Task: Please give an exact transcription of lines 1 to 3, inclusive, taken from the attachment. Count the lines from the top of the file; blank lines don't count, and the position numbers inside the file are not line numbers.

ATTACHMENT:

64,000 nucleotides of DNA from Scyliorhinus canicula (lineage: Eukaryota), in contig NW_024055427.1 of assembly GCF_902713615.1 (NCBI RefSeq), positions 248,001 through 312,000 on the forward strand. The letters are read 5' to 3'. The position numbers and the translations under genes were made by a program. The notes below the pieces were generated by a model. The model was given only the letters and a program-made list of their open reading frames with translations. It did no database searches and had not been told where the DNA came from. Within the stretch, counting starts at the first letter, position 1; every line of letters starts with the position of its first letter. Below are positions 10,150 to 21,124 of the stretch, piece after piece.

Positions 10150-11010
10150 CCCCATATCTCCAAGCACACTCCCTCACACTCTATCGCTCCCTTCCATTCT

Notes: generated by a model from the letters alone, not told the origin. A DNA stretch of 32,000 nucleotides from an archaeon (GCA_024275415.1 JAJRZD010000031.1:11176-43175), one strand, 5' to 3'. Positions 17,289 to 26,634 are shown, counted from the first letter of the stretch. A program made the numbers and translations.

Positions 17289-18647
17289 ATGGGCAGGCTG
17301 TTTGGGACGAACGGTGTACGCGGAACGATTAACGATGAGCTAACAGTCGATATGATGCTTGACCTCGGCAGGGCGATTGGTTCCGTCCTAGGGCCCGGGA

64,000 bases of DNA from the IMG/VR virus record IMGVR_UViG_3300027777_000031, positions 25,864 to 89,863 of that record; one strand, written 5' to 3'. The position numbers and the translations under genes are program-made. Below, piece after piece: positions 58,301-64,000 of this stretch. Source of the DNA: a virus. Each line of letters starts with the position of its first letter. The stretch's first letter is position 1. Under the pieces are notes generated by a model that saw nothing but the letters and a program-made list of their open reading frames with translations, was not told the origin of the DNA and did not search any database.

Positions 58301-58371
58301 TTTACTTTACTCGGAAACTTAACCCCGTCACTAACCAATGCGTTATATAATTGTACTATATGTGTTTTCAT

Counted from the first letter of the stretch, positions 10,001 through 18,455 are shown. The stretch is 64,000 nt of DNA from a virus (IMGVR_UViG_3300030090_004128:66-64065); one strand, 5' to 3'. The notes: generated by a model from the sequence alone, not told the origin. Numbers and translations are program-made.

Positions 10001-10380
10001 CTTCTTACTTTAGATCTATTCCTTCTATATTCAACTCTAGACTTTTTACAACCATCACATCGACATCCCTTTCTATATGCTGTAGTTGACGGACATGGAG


64,000 nucleotides of DNA from Scyliorhinus canicula (lineage: Eukaryota), in contig NW_024055427.1 of assembly GCF_902713615.1 (NCBI RefSeq), positions 248,001 through 312,000 on the forward strand. The letters are read 5' to 3'. The position numbers and the translations under genes were made by a program. The notes below the pieces were generated by a model. The model was given only the letters and a program-made list of their open reading frames with translations. It did no database searches and had not been told where the DNA came from. Within the stretch, counting starts at the first letter, position 1; every line of letters starts with the position of its first letter. Below are positions 10,150 to 21,124 of the stretch, piece after piece.

Positions 10150-11010
10150 CCCCATATCTCCAAGCACACTCCCTCACACTCTATCGCTCCCTTCCATTCT